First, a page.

There was soft directional lighting with a textured sky. To better balance the exposure I worked with an external graduated neutral density filter positioned over the front element of the lens with the darkest portion of the filter ever the sky.
I’m not entirely satisfied with the results, but the filter helped.
Luckily, I also exposed a black & white photo that I hope to process with my next batch of film!
The other day I posted a photo of the Los Angeles Metro Rail Blue Line and noted that I’d photographed many rail transit systems but ‘lost track’ after 50.
A regular Tracking the Light reader wrote in that he was close to 90 light- rail/streetcar systems, which made me wonder how many systems I’ve photographed over the years. So the other day, while the rain fell outside the window in North Conway, I made a list of every city/rail transit system that I’d photographed.
For this exercise I included both light-rail/streetcar and heavy-rail metro rail transit systems. I excluded purely interurban lines where the frequency and service pattern doesn’t fit ‘rail transit’.
All of the systems are electric, rail-based transit, although I included rubber-tire/tyre metros such as Montreal, since rails and electricity are involved.
Fine print: I’ve excluded trolley bus operations (in most cases cities that I’ve photographed trolley buses also have some form of rail transit. However, this qualification excluded Chernivtsi, Ukraine—and yes I have a photo of an electric bus there). I’ve also excluded cities where I may have seen rail-transit but not photographed it. As may be inferred, cities with more than one mode (light rail and heavy rail metro for example) get counted only once. However, in situations where disconnected systems serve adjacent cities get counted individually. So I’ve counted the Newark City Subway and Jersey City-Hoboken light rail as two systems. Non-electric systems are not on my list. German cities with interurban interconnections, such as Bonn and Köln get counted twice. Systems with long extensions into adjacent communities such as Charleroi in Belgium and the Belgium coastal tram get counted once. (I realize that some viewers my take exception to my counting the Belgian coastal tram, and not including some Swiss interurban electric lines.) Systems that I photographed under construction or out of service without vehicles, will not be included (that leaves out Florence, Italy, and San Juan, Puerto Rico from my total).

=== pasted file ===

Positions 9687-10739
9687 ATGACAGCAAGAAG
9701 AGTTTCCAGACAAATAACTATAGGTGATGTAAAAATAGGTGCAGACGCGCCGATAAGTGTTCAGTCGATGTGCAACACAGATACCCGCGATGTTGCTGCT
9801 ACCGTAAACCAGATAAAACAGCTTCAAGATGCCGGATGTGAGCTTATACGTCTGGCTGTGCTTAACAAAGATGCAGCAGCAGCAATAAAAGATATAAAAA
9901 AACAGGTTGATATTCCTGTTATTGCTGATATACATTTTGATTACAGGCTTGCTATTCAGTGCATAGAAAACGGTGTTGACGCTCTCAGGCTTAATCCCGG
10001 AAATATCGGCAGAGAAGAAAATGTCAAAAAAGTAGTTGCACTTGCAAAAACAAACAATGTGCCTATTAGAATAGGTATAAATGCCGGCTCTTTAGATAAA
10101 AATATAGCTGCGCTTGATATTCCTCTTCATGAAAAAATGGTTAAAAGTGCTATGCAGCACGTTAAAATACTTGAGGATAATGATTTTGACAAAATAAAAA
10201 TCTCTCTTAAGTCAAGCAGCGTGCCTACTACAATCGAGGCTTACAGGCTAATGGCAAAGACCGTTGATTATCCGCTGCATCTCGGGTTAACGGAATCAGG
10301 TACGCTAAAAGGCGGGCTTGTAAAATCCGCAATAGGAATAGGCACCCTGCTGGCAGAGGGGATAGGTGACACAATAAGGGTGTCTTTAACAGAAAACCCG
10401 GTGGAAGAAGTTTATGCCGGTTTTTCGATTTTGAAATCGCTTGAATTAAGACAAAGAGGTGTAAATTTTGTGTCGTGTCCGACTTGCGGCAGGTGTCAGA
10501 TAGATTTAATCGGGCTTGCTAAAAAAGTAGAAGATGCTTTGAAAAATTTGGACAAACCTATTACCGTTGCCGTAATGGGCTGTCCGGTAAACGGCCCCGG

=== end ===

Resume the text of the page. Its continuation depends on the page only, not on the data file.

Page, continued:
So as of January 2020, my list of photographed subway, metros, light-rail, streetcars, monorail, and rail-based cable car (aka San Francisco) systems total 100.